South Atlantic Wreckfish
The wreckfish commercial fishery IFQ program was one of the first to be created in U.S. federal waters. The program began in 1992, under Amendment 5 of the FMP for the snapper-grouper fishery of the South Atlantic region. It takes place offshore and is highly specialized, with very few participants, working out of a small number of ports. The recreational and for-hire sectors appear to be negligible, although there is a 5% recreational allocation.
Mid-Atlantic Golden Tilefish
The IFQ program for the golden tilefish of the northeast region was created through the Mid-Atlantic Fishery Management Council in 2009, as Amendment 1 of the Tilefish Fishery Management Plan. The fishery is offshore and quite specialized, mainly using longlines. The IFQ program has few participants, 13-14 vessels in recent years, although very large numbers of commercial vessels may be permitted to take a small incidental catch of golden tilefish, for which 5% of the TAC is allocated. While the LAPP vessels primarily work from only two ports in New York and New Jersey, the large incidental catch fishery is more widely spread along the coast. Recreational and for-hire sectors are occasionally involved, most often as part of offshore large pelagic fishing (e.g., for tuna). There is no recreational allocation.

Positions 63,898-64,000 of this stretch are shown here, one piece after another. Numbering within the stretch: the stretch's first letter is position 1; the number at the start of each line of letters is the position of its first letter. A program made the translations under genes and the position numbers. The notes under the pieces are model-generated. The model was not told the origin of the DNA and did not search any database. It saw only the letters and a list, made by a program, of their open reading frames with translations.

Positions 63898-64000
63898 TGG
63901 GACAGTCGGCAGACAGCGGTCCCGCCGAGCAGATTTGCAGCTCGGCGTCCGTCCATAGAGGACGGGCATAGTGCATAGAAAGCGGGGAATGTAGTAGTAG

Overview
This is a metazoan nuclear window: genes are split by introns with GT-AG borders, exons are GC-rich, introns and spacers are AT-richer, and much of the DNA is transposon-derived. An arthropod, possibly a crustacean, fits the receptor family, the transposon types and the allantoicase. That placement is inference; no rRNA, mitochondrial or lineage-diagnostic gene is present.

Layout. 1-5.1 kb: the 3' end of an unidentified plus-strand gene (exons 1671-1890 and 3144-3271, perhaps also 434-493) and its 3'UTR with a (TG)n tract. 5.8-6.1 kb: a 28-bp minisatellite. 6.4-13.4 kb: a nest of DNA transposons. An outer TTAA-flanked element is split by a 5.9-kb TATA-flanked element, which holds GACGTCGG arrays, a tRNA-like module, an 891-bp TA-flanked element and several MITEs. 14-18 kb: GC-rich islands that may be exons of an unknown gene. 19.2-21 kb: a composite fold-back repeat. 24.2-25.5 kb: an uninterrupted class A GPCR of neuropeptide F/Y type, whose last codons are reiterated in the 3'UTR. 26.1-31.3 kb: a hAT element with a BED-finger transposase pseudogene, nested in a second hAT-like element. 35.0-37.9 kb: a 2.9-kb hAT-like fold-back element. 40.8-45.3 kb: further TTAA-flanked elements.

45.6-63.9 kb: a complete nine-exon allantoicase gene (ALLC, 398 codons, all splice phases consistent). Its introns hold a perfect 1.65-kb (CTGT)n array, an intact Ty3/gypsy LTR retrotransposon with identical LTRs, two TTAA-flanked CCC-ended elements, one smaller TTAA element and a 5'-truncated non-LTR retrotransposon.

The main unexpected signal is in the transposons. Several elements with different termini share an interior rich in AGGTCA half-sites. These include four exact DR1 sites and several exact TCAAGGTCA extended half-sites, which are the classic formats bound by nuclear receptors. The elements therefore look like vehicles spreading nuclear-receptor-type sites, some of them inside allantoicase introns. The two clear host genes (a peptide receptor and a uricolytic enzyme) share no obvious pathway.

Highly Migratory Species: Bluefin Tuna
The LAPP for bluefin tuna differs in being a bycatch program, the IBQ program. The Atlantic bluefin tuna are managed by the Highly Migratory Species Division of the NMFS, within the U.S. commitment to the ICCAT. The IBQ program was created in 2015 as Amendment 7 to the 2006 Consolidated Highly Migratory Species Fishery Management Plan (79 Fed. Reg. 71510; December
8In theory, an ITQ is an IFQ with transferability. However, in the United States the federal fishery management system has adopted the practice of using IFQs as synonymous with ITQs. In this report, the committee follows that practice except when a distinction is important. All cases in this study employ some degree of transferability.